"Our beliefs and values are precious and sacred. We must therefore defend them against all outside influences. Since we know in advance that our beliefs are true and precious, anything which contradicts them is evil and false, and anyone who brings forth such evidence is either deluded or evil. We should not even trust our own senses and reason to guide us, since among our precious and true beliefs is the knowledge that humans are innately bad and untrustworthy -- so if we find our human reason leading us to thoughts which might contradict our precious true beliefs, then those thoughts are themselves deluded and evil and we must work diligently to cast them out lest the evil within us grow and consume us and those we care about."

I don't know for certain how to fight this bugger; viruses are notoriously difficult to kill. As with biological viruses, it may be that prior exposure* to the lies and distortions used by the meme -- along with debunking of those lies (antibodies?) -- will help. This is the sort of approach used against specific meme-inspired causes, such as creationism and global warming denial, and while it clearly has not killed the virus, it has kept it contained.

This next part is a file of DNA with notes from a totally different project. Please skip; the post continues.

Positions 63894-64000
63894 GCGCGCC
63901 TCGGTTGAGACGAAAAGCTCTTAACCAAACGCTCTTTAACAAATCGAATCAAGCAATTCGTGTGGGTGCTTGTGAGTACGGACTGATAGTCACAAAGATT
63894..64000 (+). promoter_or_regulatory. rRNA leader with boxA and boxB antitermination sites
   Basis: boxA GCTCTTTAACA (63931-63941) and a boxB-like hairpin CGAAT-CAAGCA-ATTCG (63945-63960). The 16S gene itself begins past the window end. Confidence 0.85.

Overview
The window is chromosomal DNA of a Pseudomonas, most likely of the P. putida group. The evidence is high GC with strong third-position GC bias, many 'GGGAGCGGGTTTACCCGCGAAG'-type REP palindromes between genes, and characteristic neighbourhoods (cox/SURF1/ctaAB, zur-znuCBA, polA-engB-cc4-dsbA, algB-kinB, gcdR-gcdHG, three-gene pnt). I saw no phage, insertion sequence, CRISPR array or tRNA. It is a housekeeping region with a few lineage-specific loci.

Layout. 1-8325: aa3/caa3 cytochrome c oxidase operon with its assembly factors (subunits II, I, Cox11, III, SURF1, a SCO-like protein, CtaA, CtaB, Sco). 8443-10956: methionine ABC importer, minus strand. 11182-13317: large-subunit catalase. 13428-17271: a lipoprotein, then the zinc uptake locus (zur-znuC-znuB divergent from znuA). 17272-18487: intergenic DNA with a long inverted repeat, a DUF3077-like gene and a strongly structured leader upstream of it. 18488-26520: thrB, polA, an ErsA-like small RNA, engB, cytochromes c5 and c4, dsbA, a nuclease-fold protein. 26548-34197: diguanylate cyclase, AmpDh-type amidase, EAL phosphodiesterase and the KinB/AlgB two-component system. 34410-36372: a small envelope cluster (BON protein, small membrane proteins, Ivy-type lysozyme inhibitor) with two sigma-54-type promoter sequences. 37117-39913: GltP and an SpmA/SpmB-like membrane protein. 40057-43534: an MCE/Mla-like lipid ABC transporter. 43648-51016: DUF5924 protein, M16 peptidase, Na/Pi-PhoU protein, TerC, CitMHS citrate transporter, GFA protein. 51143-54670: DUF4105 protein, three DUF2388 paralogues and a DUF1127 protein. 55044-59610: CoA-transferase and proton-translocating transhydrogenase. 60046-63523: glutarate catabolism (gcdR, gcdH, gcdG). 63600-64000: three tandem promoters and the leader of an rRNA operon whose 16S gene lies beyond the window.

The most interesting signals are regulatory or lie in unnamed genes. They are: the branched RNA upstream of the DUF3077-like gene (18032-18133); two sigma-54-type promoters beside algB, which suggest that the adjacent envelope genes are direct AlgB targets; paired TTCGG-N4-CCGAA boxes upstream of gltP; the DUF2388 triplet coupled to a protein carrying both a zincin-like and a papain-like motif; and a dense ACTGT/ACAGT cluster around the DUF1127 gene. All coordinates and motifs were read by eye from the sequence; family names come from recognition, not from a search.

I would suggest that we need a more organized effort to apply this methodology to meme-defensive ideas in whatever area of concern they may pop up.

Is anyone aware of a project that is already working along these lines, besides my own severely time-limited efforts (Issuepedia)?

* Some people appear to latch doggedly onto the first piece of information they are given about a political subject, sometimes believing it even more firmly when presented with contradictory information. The meme certainly exploits this tendency, and this would also be a clear indication that "immunizing" such people with prior knowledge of the meme's fallacies could be effective.